This is, in effect, a reflective monologue focusing on the life and times
of violist and conductor Rudolf Barshai. Sixty hours of conversation were
recorded, in Russian, over a period of ten days. A few weeks later Barshai
Filmed in his Swiss mountain home, he looks back wryly and penetratingly
over his long life and each of the thirteen chapter headings follows a train
of thought or a passage of life: Mahler's Tenth Symphony, Beethoven and
Shostakovich; Difficulties with the Communist State; Emigration, and so on.
The monologue is not really linear and certainly not chronological. Instead,
he casts his mind widely, and the structure imposes some chronological
markers along the way. Thus we begin with his recollections of his Cossack
mother - 'Jewish by faith' - before turning almost immediately to his
astonishment at hearing the Ormandy's Philadelphia recording of the
Mahler/Cooke Tenth. 'But it didn't sound right' adds Barshai, thus beginning
a long quest of his own to complete the Tenth.
Despite his freedom in the West, to his last days he admitted that having
to leave the Soviet Union was an open wound for him. His teachers in Moscow
had given him a 'new life' - Tseitlin, Borisovsky, Yampolsky among them.
Some reflections animate other thoughts; as a soldier he came across a group
of German soldiers in a clearing but edged away; one of them, he says, could
have been a future Heine. He played at the funeral services of Stalin and
Prokofiev - on the same day. Like some other musicians he could do without
an audience; he knows what ideals he wants to realise, and these aren't
dependent on a listening audience. It's not a sterile approach, more the
view of the wholly focused idealist-executant. He offers advice on
conducting, noting that hands must be expressive (this much we know) and not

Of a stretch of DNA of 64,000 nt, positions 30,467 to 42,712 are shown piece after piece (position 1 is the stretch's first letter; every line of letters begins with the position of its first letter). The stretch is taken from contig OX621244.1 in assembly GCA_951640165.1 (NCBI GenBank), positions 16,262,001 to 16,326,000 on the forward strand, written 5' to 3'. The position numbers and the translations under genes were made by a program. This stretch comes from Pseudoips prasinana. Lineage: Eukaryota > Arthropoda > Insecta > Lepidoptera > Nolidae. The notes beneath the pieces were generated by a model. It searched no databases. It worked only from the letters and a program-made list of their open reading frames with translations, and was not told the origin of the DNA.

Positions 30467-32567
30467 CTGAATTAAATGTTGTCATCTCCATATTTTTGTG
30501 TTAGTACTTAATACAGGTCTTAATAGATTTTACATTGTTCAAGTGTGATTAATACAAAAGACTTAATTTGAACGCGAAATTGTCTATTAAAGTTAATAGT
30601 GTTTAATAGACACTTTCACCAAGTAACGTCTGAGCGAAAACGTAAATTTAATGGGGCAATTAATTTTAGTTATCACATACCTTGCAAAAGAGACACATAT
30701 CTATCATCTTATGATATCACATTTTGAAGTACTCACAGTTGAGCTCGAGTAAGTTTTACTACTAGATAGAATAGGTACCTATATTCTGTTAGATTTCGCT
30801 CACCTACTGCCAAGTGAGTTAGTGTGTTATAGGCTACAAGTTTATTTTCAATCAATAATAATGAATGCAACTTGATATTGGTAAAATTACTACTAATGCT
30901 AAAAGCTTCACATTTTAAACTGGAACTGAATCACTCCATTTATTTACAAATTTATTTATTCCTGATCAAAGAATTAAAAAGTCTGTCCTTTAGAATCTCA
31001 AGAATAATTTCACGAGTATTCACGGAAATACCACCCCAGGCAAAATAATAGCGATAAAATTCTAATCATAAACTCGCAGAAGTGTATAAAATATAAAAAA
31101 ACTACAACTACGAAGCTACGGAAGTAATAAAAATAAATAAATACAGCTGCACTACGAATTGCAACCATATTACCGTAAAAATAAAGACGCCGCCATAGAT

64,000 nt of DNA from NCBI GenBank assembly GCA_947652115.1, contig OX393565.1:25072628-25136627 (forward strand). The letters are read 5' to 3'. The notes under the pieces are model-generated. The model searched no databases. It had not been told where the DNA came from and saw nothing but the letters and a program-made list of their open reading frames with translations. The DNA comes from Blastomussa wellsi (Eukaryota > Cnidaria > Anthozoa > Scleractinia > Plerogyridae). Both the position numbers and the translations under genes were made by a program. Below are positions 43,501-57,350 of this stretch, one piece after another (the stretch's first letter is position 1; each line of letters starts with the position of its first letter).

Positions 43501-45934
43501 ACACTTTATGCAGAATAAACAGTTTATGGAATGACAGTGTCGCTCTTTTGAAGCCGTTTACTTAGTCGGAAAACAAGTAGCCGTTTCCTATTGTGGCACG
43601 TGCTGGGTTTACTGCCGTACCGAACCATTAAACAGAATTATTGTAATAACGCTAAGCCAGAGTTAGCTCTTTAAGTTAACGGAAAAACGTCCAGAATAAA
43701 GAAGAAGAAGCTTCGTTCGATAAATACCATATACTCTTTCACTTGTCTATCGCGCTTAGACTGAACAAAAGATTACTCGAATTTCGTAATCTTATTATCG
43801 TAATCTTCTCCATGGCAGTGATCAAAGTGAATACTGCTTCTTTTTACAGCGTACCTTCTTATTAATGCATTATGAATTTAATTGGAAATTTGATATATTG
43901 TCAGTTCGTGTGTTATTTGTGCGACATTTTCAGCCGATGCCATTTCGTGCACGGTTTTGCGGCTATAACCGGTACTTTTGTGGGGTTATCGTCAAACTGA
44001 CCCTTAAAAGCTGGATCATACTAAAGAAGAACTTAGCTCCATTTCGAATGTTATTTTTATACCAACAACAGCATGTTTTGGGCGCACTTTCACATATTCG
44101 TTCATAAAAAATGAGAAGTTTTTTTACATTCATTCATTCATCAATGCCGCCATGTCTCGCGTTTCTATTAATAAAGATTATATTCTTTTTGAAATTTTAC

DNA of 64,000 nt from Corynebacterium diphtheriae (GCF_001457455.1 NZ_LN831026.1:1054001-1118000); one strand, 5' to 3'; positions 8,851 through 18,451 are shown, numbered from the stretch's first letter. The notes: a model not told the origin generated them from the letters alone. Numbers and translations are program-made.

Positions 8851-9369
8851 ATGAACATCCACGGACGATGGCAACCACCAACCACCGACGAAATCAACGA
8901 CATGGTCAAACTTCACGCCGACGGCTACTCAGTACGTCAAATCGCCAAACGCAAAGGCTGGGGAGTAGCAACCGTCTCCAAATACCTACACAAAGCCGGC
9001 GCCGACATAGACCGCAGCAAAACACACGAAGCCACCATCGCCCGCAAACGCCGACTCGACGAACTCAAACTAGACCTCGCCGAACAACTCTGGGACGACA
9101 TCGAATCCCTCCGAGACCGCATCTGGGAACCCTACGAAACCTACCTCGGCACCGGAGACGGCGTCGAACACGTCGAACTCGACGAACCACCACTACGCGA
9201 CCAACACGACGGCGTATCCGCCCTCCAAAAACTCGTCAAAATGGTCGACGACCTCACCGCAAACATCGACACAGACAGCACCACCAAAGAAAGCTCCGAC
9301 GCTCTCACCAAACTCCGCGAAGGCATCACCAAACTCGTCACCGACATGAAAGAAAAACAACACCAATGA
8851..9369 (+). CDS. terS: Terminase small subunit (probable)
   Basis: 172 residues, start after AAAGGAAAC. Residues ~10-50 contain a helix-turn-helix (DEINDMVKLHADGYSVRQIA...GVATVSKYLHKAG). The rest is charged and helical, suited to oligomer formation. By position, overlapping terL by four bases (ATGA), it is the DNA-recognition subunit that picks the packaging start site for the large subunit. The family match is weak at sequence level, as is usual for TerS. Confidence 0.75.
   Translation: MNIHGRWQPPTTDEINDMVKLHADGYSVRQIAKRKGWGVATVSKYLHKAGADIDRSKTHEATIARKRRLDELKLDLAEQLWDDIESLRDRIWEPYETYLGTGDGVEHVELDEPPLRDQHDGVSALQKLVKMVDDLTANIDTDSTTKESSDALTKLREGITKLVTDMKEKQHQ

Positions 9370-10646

'angular' - a good word. His relationship with the Communist party was
always prickly. Officials pressurised him to join the party - he did not -
or to denounce Israel, which he also did not. He reflects on the great
musicians he had known, Oistrakh and Richter, his greatest friend, among
them. He venerated Goethe, and also Beethoven. The travails of his marriages
are touched on without embarrassment.
We hear that it was Maria Yudina who prodded him in the chest and told him
to work on his immense completion of Bach's Art of Fugue - a point of view
that Shostakovich shared. If he had done anything to justify himself before
God, he says, it was his work on Bach and Mahler. We hear about
Shostakovich, naturally, since Barshai conducted the world premiere of the
Fourteenth Symphony. We don't hear very much about his many years with the
The meaning of the film title, The Note? It's the note he sought to find
in the Mahler, an illegible blotted note. 'It's going to be a G flat' he
decided, and with that his work on the symphony was transformed. It feels
like a moment, for him, of almost mystic revelation. The film ends with some
discreet shots of Barshai's funeral.
Invariably there's an autumnal element to this film, sensitively shot,
quixotically ordered. Barshai though remains quietly but indomitably himself
and far from lamenting his death one feels moved by a life fully lived,
candidly remembered and unselfconsciously revealed.